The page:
This month we have a fantastic guest post by Elliott Gosling from Party Photobooth Hire. Elliott has been a Social Booth customer since the beginning and has shared some great info about using a Phidget relay to control external lights while using Social Booth.
One of the features that I imagine not many people know about or use within Social Booth is the ability to run up to two external commands triggered by screen changes. This is a great feature which means relays and phidgets can be executed from within Social Booth to allow you to interface external devices.
Why I needed this feature…
So we have all been there before, that old problem of the users never looking at the lens, I have tried vinyl arrows with “look here” in the booth pointing to the lens, arrows on the screen during the countdown, big coloured vinyl circle around the lens with little or no results either because they don’t see them or they are too transfixed on the camera feed of themselves look up in time. My solution is to add ring lights around the lens. Now I could have chosen to just have a light always on or use a flashing light but I don’t think they will help that much as there is no indication of when the picture is being taken and when to look. So I decided that I need two different lights, one to signify the countdown and another to let them know when it’s about to be taken. The only way to achieve this is with the ability to turn the lights on and off at specifics points in the photo booth sequence, and that is where the external commands feature comes in.
Here I’ll talk you through how I use a Phidget together with Autohotkey (AHK) and Social Booth to control these coloured ring lights around the lens…
A Phidge who?
A Phidget or this case a “1014 PhidgetInterfaceKit 0/0/4” is my tool of choice for switching on/off electrical devices via the PC’s USB. It’s basically a relay that can be controlled via the PC either directly through Phidget’s interface or more importantly via Phidget’s drivers and coded into other programmes (for me AHK). This will cost you around $60/£60 and is available from www.phidgets.com in North America or www.active-robots.com in the UK. I would also advise getting the acrylic case for it too.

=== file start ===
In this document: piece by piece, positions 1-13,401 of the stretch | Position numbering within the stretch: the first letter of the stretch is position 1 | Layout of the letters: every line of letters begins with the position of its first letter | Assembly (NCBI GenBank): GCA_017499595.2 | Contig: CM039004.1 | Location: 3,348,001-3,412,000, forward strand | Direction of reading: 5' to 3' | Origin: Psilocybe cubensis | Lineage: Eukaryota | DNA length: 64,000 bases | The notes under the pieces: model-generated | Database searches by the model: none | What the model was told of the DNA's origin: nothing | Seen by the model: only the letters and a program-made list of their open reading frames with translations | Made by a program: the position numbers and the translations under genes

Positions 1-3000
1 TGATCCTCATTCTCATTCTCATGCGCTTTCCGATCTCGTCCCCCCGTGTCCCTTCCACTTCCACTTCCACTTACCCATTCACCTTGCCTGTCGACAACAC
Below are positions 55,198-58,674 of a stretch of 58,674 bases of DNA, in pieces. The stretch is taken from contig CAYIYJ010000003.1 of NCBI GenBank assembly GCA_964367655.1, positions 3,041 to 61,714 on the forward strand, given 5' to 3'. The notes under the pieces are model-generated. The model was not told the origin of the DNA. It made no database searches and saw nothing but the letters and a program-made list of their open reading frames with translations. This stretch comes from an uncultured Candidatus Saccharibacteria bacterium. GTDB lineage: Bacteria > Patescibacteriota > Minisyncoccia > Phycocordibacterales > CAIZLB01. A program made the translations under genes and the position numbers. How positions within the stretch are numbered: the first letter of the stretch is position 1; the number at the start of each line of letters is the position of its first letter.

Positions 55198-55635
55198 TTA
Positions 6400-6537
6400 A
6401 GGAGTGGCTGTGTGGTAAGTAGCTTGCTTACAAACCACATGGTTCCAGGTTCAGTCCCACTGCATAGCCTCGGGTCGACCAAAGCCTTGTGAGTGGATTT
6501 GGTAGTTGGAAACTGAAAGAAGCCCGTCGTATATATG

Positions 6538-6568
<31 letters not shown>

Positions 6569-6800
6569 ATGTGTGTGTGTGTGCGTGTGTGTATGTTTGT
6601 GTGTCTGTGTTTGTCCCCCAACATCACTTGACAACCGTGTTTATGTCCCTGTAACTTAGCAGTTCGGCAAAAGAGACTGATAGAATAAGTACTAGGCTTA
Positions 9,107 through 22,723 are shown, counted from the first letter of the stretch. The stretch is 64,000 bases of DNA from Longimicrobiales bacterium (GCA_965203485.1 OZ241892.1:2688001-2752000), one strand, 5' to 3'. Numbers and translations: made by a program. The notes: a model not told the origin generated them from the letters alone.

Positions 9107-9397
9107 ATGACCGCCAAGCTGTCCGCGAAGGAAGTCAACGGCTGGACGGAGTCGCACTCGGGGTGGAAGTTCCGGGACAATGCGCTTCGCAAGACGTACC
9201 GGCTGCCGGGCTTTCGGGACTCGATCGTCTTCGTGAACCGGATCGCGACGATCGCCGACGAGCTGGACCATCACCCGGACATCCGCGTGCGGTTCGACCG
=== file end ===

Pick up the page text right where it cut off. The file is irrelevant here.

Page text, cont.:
Let there be light
For the actual lights I turned to LED rings or “angel eyes” as they are marketed as for the automobile industry. I needed two lights that would fit inside one and another and be two different colors (ideally a red for the countdown and a green for the taking). In the end I found what I wanted on good old eBay from a UK seller (being based in the UK I didn’t fancy waiting three weeks to get some from Hong Kong or pay the expensive shipping from the US). They were perfect, the lights are 360º so no breaks like some and the diodes have a coating over them making them clean to mount to the plexi. I got a red in 90mm and a blue in 80mm.
For the testing stage I wired them as they were into the Phidget and powered them with a 9V battery. For the actual mounting in the booth they would be powered by a single 12V supply and I would be modifying them with power connectors so the panel they are attached to can be stored without needing to be plugged into the phidget.
Let the coding commence
In order for me to use them in social booth I needed to create an AHK script that Social Booth will run at the appropriate screen. This was the first challenge as Phidget on their website give examples how to get it working in what seemed like every other scripting language except AHK. So doing a search online I came across a post on the AHK forums where someone else had worked out how to turn a channel on the phidget on and off. This was all I needed to get started.